Overview of international naturopathic practice and patient characteristics: results from a cross-sectional study in 14 countries.
- Publication Type:
- Journal Article
- BMC complementary medicine and therapies, 2020, 20, (1), pp. 59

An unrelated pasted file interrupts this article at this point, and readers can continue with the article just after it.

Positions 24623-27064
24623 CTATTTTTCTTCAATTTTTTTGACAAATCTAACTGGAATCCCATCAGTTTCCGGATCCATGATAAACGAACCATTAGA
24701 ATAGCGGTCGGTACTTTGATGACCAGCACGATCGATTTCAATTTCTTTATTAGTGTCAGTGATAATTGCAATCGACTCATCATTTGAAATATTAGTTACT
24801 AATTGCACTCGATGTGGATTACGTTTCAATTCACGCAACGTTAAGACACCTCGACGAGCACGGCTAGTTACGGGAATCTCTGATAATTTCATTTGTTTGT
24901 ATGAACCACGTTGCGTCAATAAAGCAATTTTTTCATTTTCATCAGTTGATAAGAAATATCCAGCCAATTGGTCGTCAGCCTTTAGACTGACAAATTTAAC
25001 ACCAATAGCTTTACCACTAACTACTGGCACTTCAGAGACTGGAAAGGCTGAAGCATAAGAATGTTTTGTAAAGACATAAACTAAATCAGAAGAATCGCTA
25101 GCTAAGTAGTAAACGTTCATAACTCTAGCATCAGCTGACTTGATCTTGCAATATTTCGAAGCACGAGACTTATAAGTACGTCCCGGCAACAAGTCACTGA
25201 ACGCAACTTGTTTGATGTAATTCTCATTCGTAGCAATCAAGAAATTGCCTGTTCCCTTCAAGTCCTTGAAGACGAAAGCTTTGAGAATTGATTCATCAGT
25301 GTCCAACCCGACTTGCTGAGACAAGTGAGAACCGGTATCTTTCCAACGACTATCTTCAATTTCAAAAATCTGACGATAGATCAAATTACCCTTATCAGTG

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BACKGROUND:Naturopathy is a distinct system of traditional and complementary medicine recognized by the World Health Organization and defined by its philosophic approach to patient care, rather than the treatments used by practitioners. Worldwide, over 98 countries have practicing naturopaths, representing 36% of all countries and every world region. The contributions of naturopaths to healthcare delivery services internationally has not been previously examined. Thus, the primary intention of this research was to conduct an international survey of naturopathic practice and patient characteristics in order to gain insight to the breadth of their practices and the type of clinical conditions routinely encountered. METHODS:The cross-sectional study was conducted in naturopathic clinics in 14 countries within 4 world regions including the European (Portugal, United Kingdom, Switzerland, Spain), Americas (Canada, United States, Chile, Brazil), Western Pacific (Hong Kong, Australia, New Zealand) and African (South Africa). Naturopathic practitioners in each country were invited to prospectively complete an online survey for 20 consecutive cases. The survey was administered in four languages. RESULTS:A total of 56 naturopaths from 14 countries participated in the study, providing a mean of 15.1 cases each (SD 7.6) and 851 cases in total. Most patients were female (72.6%) and all age categories were represented with a similar proportion for 36-45 years (20.2%), 46-55 years (19.5%), and 56-65 years (19.3%). A substantial majority (75%) of patients were considered by the participant to be presenting with chronic health conditions. The most prevalent category of health conditions were musculoskeletal (18.5%), gastrointestinal (12.2%), and mental illness (11.0%). The most common treatment categories prescribed or recommended to patients by the participants were dietary changes (60.5%), lifestyle and behaviour changes (56.9%), herbal medicines (54.2%) and nutritional supplements (52.1%). Many patients were known by participants to be receiving care from a general practitioner (43.2%) or a specialist medical practitioner (27.8%). CONCLUSIONS:Naturopathic practitioners provide health care for diverse health conditions in patients in different age groups. The global population would benefit from researchers and policy makers paying closer attention to the potential risks, benefits, challenges and opportunities of the provision of naturopathic care within the community.
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